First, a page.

Brad Warner, the Zen teacher and punk rock bass guitarist who is speaking in Belfast this week, has built himself a bit of a reputation as the enfant terrible of Buddhism.
A shock wave ran through the staid, reverential viharas, gompas and zendos of western Buddhism when he penned a series of articles on the Dalai Lama, in which he admits: “I’ve never read his books or paid much attention to him on TV.”
Warner went on: “He's supposed to be the reincarnation of the previous Dalai Lama. If he actually believes that, he might want to see this email I got from these guys in Nigeria who say they want to deposit $28m in my bank account. But I get the impression he's smart enough to take that kind of thing with a grain of salt. As famous guru-type guys go, he seems okay.”
His latest book, Zen Wrapped in Karma Dipped in Chocolate, doesn’t disappoint. It’s subtitled, A trip through death, sex, divorce, and spiritual celebrity in search of the true Dharma.
It spares us no details in laying bare his personal life to illustrate the insights which he believes Zen practice has given him in one of the worst years of his life.
He suffered bereavement, lost his job, got high, had affairs with students and emerged strengthened from the experience.
We don’t just hear of affairs, he takes us into the bedroom with him and gives us a blow-by-blow account. We share nights of passion in the stunning surroundings of Zenshinji, a Buddhist training monastery at Tassajara in California.
Celibacy hasn’t been mandatory for Zen monks for more than 150 years and he believes it causes problems on Churches who enforce it on their clergy.
“Celibacy, if you can really do it, is probably a good thing as far as keeping your state of mind peaceful and even and so on and so forth. But there are very few who can do it easily; a lot more attempt and fail,” he says.
“The pressure of being a lifelong celibate may push a person into terrible things, like child abuse. But there are also more subtle examples of just being kind of a little frazzled all the time because you are constantly bothered by thoughts of sex. In those circumstances, if you just have a little bit of sex, you will probably be of more use to everybody.”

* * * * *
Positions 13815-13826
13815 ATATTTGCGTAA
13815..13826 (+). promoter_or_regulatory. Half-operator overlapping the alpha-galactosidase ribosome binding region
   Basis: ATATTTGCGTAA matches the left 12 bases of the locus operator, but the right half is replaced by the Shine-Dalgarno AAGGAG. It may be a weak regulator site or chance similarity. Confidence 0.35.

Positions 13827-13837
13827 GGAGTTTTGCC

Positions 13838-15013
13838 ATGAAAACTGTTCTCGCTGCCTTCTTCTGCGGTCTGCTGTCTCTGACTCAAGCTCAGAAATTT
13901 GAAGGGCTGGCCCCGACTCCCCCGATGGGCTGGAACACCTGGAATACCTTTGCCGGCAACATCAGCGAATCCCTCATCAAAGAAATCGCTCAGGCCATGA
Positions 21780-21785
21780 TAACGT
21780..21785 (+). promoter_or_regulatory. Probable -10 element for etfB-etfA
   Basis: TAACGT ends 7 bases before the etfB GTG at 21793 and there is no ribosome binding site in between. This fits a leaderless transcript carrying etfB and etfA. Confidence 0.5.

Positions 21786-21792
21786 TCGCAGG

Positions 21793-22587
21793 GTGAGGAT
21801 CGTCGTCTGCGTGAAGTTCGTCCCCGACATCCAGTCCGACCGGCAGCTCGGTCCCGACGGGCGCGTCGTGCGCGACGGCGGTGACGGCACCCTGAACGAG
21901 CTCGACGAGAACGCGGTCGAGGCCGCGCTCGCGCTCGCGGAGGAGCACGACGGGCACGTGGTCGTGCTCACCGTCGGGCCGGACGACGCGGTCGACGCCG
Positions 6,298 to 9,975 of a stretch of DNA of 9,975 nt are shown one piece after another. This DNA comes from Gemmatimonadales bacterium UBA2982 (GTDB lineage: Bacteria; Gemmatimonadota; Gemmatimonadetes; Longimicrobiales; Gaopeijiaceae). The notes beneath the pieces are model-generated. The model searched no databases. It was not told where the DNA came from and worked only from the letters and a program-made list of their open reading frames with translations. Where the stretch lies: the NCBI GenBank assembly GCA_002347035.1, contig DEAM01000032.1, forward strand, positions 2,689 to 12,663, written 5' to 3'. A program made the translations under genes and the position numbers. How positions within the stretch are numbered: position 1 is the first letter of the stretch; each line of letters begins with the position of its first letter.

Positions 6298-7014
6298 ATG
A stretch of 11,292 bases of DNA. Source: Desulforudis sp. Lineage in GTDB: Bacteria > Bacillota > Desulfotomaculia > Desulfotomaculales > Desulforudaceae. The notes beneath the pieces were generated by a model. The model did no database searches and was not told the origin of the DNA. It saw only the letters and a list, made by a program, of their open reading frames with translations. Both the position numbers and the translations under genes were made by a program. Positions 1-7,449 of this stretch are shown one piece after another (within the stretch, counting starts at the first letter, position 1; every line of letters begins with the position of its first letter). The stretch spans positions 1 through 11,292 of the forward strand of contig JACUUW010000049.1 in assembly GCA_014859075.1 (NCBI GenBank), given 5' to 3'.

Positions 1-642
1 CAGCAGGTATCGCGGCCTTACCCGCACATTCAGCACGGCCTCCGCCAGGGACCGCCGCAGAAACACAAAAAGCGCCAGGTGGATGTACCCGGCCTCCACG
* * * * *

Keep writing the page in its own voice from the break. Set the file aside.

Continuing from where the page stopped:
When you strip away the bad- boy rhetoric which Warner uses to catch our attention, his teachings turn out to be remarkably common sense and compassionate.
In Soto Zen, the Japanese Buddhist tradition of which he is a teacher, “killing the Buddha”, to get a message across, is part of the armoury of many a Zen master. Blasphemy is a hallowed tradition used to encourage students to face reality without being blinded by preconceived ideas.
Every moment, the Zen teaching goes, should be encountered afresh, as if we were stepping off a 50ft pole.
When he calls people “asswipes” and suggests we should “whack the Dalai Lama”, Warner stands in a long tradition. He first encountered Zen in the US, but really got the bug when he moved to Tokyo to work in his dream job, making Japanese Monster movies.
There he met Gudo Nishijima, a former banker and recognised Zen master, whose enlightenment was certified by Rempo Niwa, then head of the Soto Zen order.
Nishijima, now in his nineties, named Warner his successor, |but Warner bats off questions about whether he is enlightened too. Enlightenment, it seems, |is another preconception we can do without.
“The word ‘enlightenment’ and the term ‘enlightened master’ have come to represent a kind of fiction. There really is no such thing as people who have reached a state where they are above anything that might affect a human being. There is a view of an enlightened master as a kind of god; people have a sort of cartoony image of a master who floats on the clouds.”
Zen is ideology lite, it’s a way of looking at things that does not demand faith or deny it either. This, he believes, allows people from faiths like Christianity, Islam or Judaism to practice zazen, as Zen meditation is known, without compromising their beliefs.
“If you believe Jesus Christ is your Lord and Saviour that would make you a Christian, but you could still be a practising Zen person. I have talked to people who wanted to be involved in Zen and not give up their Christian faith and I always say, I think that is fine and I think that is very possible to do,” he says, adding that one of his students is also studying for the Christian ministry in Sweden.
But always, with Warner, there is a twist in the tale. “You might find that after continuing the practice for a while your understanding of Christianity or Islam might change,” he says.
“It doesn’t mean you give up your belief, but you might find that your experience of your faith shifts in a way that may be difficult for other parishioners to understand.”
Brad Warner will be speaking at Bookfinders, University Road, Belfast, tomorrow (6.30pm) and at St John’s Hall, Ballymena on Thursday (7pm). Other engagements can be found at Black Mountain Zen Centre website www.blackmountainzencentre.org/8.html